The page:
Pat Tompkins

 
First Practice

Welcome to Beginning Meditation. After I explain a few basic principles, we’ll start with a three-minute meditation, a sort of trial run. By the end of the course, you’ll be making a 10-minute practice part of your daily routine.

Ten minutes? Doesn’t sound like much. I really need to relax. How can 10 minutes make a difference? If it sounds too good to be true. . . . At least I can say I tried.

Let’s begin. You’re trying to calm your monkey mind. Just close your eyes and sit comfortably. Focus on your breath. I’ll let you know when three minutes are up.

Three minutes is a pop song. This will be a cinch. Oh, right. We’ve started. Empty my mind. . . .Wait till Jan hears about this. . . . OK, my breath: in, out, in, out. What did the guy next to me eat? Garlic city. . . . Whew. I’m going to sneeze. No. In, out. Don’t forget to . . . let it go. Let it be. Now there was a song—more than three minutes, though. There will be an answer, let it. . . . Why is this so hard? In, out, my mind is blank. Blink. . . . Maybe there’s a book that would help. Ask the teacher. . . . In, out. In, out. In, out . . . three, I did three seconds. Don’t think. Just be. In, out. No wonder it’s called monkey mind. Let it GO. . . . Isn’t three minutes up yet? In, out. How can anyone do this for 10 whole minutes?

one fragrant, one carved
blossoms in the buddha’s hands
worn by the wind

 

 

 

 

Pat Tompkins is an editor in the San Francisco Bay Area. Her poems have appeared in The A3 Review, Confingo, A Hundred Gourds, and other publications.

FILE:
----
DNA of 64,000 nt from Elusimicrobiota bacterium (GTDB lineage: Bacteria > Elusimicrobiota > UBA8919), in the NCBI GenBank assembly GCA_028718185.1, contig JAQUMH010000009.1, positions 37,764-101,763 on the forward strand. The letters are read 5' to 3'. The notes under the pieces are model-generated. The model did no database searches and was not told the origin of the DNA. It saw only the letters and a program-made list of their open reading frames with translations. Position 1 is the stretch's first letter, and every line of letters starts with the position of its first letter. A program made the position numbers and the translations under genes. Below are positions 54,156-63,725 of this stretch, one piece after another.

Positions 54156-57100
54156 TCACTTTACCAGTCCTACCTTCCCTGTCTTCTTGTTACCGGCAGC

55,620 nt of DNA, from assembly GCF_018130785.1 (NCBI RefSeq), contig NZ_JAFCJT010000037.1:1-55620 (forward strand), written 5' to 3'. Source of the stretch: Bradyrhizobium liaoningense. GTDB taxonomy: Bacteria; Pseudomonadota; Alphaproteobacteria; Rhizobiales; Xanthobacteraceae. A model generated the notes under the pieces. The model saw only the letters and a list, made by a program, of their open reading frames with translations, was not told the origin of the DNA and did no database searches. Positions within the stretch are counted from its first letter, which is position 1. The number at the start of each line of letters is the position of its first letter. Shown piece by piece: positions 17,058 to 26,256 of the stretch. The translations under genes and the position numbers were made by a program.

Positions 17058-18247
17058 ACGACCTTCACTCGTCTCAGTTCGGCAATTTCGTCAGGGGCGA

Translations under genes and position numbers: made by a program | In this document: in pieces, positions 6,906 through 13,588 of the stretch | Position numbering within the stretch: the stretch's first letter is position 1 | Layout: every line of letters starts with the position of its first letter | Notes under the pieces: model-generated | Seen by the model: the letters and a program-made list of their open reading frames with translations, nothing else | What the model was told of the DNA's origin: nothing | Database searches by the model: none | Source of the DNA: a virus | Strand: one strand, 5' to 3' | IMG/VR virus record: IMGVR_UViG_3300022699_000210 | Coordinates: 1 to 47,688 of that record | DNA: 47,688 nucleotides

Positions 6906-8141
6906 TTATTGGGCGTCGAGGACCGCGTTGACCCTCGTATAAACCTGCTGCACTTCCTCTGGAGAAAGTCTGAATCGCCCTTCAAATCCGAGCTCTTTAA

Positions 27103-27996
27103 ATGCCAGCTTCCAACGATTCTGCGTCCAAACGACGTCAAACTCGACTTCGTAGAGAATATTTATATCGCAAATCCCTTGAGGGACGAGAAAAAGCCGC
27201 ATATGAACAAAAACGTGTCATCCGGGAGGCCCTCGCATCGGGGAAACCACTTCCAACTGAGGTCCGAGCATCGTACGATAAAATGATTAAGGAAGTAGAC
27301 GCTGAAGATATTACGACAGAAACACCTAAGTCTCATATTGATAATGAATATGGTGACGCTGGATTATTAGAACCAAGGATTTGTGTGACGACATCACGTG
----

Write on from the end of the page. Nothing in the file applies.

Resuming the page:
NB: This haibun was first published in Thema, 2014

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Rupert Loydell

 

 

 

from WHITE NOISE 3

REVISED ADDENDUM

Non-specific wording to agree

Please read and accept
as much as possible

You should not acknowledge
contaminated dredge material
transloading specifications

Are not authorized to go
outside the boundary

Do not be unresponsive

Be prepared to view

 

 

HARDWOOD FLOOR

Transform your home
the long way round

A combination
of instruction
and aggravation

I was born tomorrow
wire-brushed and distressed
clean and nice looking

I can help you discover
and save creative ideas

Make the dirt stick

Contact the human switchboard

 

 

MIND PUDDLE

See what we did there?
I’m surprised you want advice

Find a salt-grain of solace
get the latest in your inbox

Experience one sunny day

Failure is evidenced in memory
surface tension drastically reduced

What a good Mum you are

 

 

 

 

Rupert Loydell is Senior Lecturer in English with Creative Writing at Falmouth University, the editor of Stride and With magazines, and a contributing editor to international times. He is the author of many collections of poetry, including The Return of the Man Who Has Everything, Wildlife and Ballads of the Alone, all published by Shearsman Books.

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Matt Duggan

 

The Crow